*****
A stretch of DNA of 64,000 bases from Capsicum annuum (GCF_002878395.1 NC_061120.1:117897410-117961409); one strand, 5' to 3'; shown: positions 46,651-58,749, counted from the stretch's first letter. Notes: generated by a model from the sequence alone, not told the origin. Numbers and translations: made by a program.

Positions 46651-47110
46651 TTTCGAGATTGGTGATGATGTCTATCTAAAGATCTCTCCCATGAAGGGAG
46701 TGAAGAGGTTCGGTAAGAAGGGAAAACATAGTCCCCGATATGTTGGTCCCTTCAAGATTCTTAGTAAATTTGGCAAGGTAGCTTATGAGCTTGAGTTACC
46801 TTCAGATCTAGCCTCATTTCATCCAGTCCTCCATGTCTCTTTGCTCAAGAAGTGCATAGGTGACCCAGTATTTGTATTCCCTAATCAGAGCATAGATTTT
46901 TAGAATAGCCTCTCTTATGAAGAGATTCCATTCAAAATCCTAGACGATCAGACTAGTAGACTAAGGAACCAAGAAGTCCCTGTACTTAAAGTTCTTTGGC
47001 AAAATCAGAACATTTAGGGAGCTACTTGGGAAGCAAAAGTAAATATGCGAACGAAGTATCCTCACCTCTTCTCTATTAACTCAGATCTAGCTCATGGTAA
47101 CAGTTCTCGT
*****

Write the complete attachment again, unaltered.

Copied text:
A stretch of DNA of 64,000 bases from Capsicum annuum (GCF_002878395.1 NC_061120.1:117897410-117961409); one strand, 5' to 3'; shown: positions 46,651-58,749, counted from the stretch's first letter. Notes: generated by a model from the sequence alone, not told the origin. Numbers and translations: made by a program.

Positions 46651-47110
46651 TTTCGAGATTGGTGATGATGTCTATCTAAAGATCTCTCCCATGAAGGGAG
46701 TGAAGAGGTTCGGTAAGAAGGGAAAACATAGTCCCCGATATGTTGGTCCCTTCAAGATTCTTAGTAAATTTGGCAAGGTAGCTTATGAGCTTGAGTTACC
46801 TTCAGATCTAGCCTCATTTCATCCAGTCCTCCATGTCTCTTTGCTCAAGAAGTGCATAGGTGACCCAGTATTTGTATTCCCTAATCAGAGCATAGATTTT
46901 TAGAATAGCCTCTCTTATGAAGAGATTCCATTCAAAATCCTAGACGATCAGACTAGTAGACTAAGGAACCAAGAAGTCCCTGTACTTAAAGTTCTTTGGC
47001 AAAATCAGAACATTTAGGGAGCTACTTGGGAAGCAAAAGTAAATATGCGAACGAAGTATCCTCACCTCTTCTCTATTAACTCAGATCTAGCTCATGGTAA
47101 CAGTTCTCGT